Blog Tour: Libertie

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Synopsis

The critically acclaimed and Whiting Award–winning author of We Love You, Charlie Freeman returns with an unforgettable story about the meaning of freedom.

Coming of age as a free-born Black girl in Reconstruction-era Brooklyn, Libertie Sampson was all too aware that her purposeful mother, a practicing physician, had a vision for their future together: Libertie would go to medical school and practice alongside her. But Libertie, drawn more to music than science, feels stifled by her mother’s choices and is hungry for something else—is there really only one way to have an autonomous life? And she is constantly reminded that, unlike her mother, who can pass, Libertie has skin that is too dark.

When a young man from Haiti proposes to Libertie and promises she will be his equal on the island, she accepts, only to discover that she is still subordinate to him and all men. As she tries to parse what freedom actually means for a Black woman, Libertie struggles with where she might find it—for herself and for generations to come.

Inspired by the life of one of the first Black female doctors in the United States and rich with historical detail, Kaitlyn Greenidge’s new novel resonates in our times and is perfect for readers of Brit Bennett, Min Jin Lee, and Yaa Gyasi.


Review

Libertie is an historical fiction set in the late 1800s. Our titular character is named for her dying father’s wish for her to know true freedom. But Libertie, although intelligent, well spoken, and beautiful will struggle to be released from society’s strongholds. In the book her mother’s character is loosely based on Susan McKinney Steward, the first black doctor in New York state. Although this bit of history is interesting, Libertie is not focused so much on the mother’s accomplishments but on the relationship between mother and daughter. Throughout the book we are asked to consider what freedom is in all its nuances and to examine the chains that hold us captive.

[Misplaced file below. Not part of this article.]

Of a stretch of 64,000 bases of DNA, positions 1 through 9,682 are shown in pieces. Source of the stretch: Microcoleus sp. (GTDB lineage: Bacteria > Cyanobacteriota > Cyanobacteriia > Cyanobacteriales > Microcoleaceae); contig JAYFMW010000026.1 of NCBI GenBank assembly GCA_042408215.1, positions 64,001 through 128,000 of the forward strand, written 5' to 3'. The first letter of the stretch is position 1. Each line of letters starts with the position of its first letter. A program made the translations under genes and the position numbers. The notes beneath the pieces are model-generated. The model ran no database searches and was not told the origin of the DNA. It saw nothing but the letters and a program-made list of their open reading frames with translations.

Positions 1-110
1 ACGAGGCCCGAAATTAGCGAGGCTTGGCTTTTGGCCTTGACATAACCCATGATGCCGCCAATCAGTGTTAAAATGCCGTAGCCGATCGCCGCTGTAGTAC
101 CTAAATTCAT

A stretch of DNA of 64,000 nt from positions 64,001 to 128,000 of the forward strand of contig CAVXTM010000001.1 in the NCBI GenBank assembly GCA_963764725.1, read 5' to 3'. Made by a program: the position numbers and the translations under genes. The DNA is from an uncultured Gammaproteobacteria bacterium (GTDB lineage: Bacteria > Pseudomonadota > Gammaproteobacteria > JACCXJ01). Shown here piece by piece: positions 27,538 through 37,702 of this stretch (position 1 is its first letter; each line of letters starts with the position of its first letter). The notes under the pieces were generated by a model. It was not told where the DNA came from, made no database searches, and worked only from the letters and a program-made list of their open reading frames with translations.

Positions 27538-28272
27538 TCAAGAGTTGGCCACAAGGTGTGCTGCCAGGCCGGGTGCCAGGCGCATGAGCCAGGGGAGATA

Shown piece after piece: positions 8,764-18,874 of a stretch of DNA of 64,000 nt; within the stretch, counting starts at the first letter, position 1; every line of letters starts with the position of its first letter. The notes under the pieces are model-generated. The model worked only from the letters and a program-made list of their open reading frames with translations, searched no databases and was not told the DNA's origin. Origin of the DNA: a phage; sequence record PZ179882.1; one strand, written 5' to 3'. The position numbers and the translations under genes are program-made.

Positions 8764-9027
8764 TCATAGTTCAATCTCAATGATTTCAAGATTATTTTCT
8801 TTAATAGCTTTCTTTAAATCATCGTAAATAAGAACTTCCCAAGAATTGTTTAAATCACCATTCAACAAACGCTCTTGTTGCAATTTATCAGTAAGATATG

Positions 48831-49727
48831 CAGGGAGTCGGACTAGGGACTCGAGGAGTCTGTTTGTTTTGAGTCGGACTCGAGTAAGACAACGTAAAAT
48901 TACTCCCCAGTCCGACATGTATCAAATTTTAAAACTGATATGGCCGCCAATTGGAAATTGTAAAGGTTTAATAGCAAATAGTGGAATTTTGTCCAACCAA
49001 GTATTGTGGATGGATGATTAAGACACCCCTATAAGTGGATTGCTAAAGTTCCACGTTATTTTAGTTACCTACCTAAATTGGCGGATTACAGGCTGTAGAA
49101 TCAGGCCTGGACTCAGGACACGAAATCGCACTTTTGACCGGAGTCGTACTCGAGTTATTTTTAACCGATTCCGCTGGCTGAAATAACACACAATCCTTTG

Susan McKinney-Steward

The book opens with Dr. Sampson raising a man from the dead. Libertie stands in awe of her mother and begs her to teach her how to heal. But she soon realizes that this man — although he escaped the shackles of slavery and the grip of death — he is not free. His undying devotion to a dead woman leaves him haunted by her memory and Libertie skeptical about love.

Libertie’s mother is able to get her medical degree as she passes for white. But she knows this option is not open to her dark skinned daughter. She goes about trying to find a way to ensure her daughter’s agency in a new unsure landscape where freedom has just been won for the slave. But in her doing so, she ends up thrusting her aspirations upon Libertie.

Despite her status and fair skin our doctor is still bound by other women’s perception of her, their judgment and their fickle natures. She is confined by grief over the loss of her husband and family and fear for the safety of her daughter. Her tongue is tied every time a white patient shuns Libertie or remarks on her color.

When Libertie travels to Haiti we are able to see the contrast between the two countries. Haiti gains its independence early on and is under the rule of black people. But there still exists a separation between those that serve and those that are in authority.

Through these experiences Libertie comes to know that freedom is not just escaping that which binds you, but knowing who you are, what you want and finding the voice to proclaim it boldly.


Kaitlyn Greenidge

Kaitlyn Greenidge’s debut novel is We Love You, Charlie Freeman (Algonquin Books), one of the New York Times Critics’ Top 10 Books of 2016. Her writing has appeared in the Vogue, Glamour, the Wall Street Journal, Elle.com, Buzzfeed, Transition Magazine, Virginia Quarterly Review, The Believer, American Short Fiction and other places. She is the recipient of fellowships from the Whiting Foundation, the National Endowment for the Arts, the Radcliffe Institute for Advanced Study other places. She was a contributing editor for LENNY Letter and is currently a contributing writer for The New York Times. Her second novel, Libertie, will be published by Algonquin Books on March 30, 2021. She lives in Brooklyn, NY.

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